“One of the simplest paths to deep change is for the less powerful to speak as much as they listen, and for the more powerful to listen as much as they speak.” — Gloria Steinem
Way back when I was a student and budding practitioner of psychotherapy, I took refuge in the wise words of writer/therapist Sheldon Kopp. He borrowed the title for his book “If You Meet the Buddha on the Road, Kill Him!” from an ancient Buddhist Koan. In it, he warns psychotherapy clients that although the therapist has a powerful role, the therapist himself must not be regarded as the all-knowing, perfected Buddha, but rather, the fellow wounded human helper that he really is. We are each responsible for our own growth, and if we forgo that knowing and responsibility by elevating and subserviently following another on any path, our growth will be limited by our own attachment.
I’ve been active on a new social media platform called Blab, and I love it. Blab has inspired me to create and join existing live video-conversations on a variety of enlightening topics — modern romance, leadership war-gaming, the necessity of personal power in Africa, and finding the sacred in the mundane, to name a few. In these incredibly rich discussions I engage with thought leaders, healers, tech gurus, and craftspeople (even a coal miner!) from different races, religions and countries.
Anyone can be a Buddha on Blab. All you have to do is open your mouth and share your unique perspective. Conversations with interesting topics that resonate with me (there are plenty on Blab that don’t) elicit a teaching / learning environment. It’s a new medium, and there are emerging stars — but refreshingly no Gurus. There are many wise leaders who start original conversations, and those that change the direction of existing ones.
The only “Buddha” I have to worry about is the false one that arises within me, the one a little too eager to share my wisdom. I end up blabbing away. Maybe it’s nerves. Or the exciting new potential for making an impact. Maybe it’s the mercenary aspect of all social media platforms — we’re there to connect, to build community and also, to showcase our wares.
You may never visit Blab, but you may have your own version of blabbing away, i.e., talking too much, or loving the sound of your own voice just a little (or a lot) more than is useful: At home, in meetings, at work, over coffee. Blab has reminded me of how easy it is to disconnect from our initial reason for opening our mouths and from the point we set out to make. It clearly reveals what happens when we get tipsy on our own thinking and stumble into irrelevant terrain.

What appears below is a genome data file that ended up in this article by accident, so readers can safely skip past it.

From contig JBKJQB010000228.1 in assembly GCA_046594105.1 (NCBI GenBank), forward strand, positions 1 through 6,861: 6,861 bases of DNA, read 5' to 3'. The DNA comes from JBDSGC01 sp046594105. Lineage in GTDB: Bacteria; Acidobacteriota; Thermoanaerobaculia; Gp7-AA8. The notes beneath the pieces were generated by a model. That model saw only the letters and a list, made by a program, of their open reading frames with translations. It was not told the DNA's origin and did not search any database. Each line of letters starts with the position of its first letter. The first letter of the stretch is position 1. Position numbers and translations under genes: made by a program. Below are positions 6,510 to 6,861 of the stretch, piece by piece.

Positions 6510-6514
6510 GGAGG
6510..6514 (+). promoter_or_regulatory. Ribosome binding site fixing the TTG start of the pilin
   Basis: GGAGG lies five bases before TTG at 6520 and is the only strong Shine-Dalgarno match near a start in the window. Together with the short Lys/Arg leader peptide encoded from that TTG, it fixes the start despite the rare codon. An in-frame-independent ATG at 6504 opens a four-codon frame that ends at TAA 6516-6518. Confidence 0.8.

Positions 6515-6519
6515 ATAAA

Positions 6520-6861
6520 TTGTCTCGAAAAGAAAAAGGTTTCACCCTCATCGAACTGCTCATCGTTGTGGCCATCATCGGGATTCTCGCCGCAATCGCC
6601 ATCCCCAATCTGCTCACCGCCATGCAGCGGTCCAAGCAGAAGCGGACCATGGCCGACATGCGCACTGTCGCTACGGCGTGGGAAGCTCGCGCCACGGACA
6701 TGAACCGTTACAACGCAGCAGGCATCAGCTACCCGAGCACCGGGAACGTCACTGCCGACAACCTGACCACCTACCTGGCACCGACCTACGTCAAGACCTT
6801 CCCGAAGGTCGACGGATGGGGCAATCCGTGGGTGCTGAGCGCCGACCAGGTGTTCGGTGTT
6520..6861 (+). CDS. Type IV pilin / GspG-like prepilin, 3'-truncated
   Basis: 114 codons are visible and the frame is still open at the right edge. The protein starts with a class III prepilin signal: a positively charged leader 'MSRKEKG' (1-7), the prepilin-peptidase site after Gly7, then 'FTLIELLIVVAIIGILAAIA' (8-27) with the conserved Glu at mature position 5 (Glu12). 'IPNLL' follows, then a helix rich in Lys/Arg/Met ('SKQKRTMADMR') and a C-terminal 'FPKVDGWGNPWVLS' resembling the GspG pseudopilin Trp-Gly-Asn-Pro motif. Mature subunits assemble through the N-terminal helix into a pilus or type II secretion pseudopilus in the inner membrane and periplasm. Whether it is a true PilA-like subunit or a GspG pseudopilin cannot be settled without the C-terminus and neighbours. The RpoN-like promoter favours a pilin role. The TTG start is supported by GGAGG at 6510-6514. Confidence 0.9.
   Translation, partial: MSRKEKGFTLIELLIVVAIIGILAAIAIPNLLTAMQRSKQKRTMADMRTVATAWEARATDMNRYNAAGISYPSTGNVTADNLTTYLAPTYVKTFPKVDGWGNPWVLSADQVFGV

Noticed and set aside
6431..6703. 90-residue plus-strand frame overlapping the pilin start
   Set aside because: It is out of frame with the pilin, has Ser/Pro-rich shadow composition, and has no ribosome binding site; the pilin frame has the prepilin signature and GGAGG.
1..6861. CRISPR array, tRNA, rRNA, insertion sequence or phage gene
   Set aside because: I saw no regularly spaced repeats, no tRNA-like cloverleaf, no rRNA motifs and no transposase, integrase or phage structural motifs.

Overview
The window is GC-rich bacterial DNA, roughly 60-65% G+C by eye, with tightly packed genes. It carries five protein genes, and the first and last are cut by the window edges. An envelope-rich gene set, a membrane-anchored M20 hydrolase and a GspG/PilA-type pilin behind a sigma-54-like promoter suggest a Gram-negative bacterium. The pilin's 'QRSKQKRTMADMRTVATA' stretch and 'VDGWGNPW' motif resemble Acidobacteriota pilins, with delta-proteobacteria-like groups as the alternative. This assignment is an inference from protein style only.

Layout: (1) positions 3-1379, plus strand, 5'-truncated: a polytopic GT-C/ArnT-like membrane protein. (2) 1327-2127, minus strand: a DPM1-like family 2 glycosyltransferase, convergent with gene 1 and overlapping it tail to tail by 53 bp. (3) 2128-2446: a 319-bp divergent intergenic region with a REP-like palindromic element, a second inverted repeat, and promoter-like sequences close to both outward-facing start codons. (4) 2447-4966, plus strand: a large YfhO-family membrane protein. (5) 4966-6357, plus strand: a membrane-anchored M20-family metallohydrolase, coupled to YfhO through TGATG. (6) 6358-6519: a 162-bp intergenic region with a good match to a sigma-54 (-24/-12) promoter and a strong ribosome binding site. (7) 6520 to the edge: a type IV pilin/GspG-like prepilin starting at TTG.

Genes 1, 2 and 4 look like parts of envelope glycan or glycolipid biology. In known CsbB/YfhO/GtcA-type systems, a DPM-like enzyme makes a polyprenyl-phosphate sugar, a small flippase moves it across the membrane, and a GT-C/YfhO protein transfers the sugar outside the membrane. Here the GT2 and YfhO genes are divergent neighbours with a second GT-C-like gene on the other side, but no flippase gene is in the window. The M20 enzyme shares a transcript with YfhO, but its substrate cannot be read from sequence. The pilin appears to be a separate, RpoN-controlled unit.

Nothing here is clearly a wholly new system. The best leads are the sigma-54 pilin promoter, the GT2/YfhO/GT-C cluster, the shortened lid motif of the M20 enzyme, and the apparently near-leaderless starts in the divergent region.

More and more, when I meet my ego dressed up as Buddha in the middle of the screen, I am learning to “kill” it — aka shut off the mic and listen more. Rather than competing to share, the feeling of urgency to do so becomes a signal instead to step back, activate my curiosity, and make space inside to digest another’s ideas (and spit them out if need be). When I do share, I strive — with occasional considerable difficulty — to find a way to stay on point and be succinct.
We are all equal peddlers in this new cyber marketplace of thoughts and ideas. We don’t need to be perfect, but responsible purveyors. Here’s my Blab Koan: If you see the Buddha in the middle of your Blab, ask her where she got that headset that makes her sound so good. And then, if you feel drawn to learn more, if she has a website.
Blair’s Blab runs Thursdays at 2pm ET, and then in 2016, also on Wednesdays at 8pm ET. Join Twitter first and then follow Blair on Blab to get notifications.
A lovely reminder to activate our ears and all senses to being present and listening! So true: To know when to listen is as critical as knowing when to speak. Sometimes we hear people hurting and want to help and we open our mouths. We may forget how powerfully healing listening is until we are in need of it and we ourselves find great comfort in the presence of a wise listener. Thank you for sharing, Blair!
Thanks so much for your insights here. Your words about listening ring true!
You make a great point about the healing power of listening, and how difficult it can be for people to access when in the face of other’s pain.
Thank you so much for reading and sharing your wisdom here.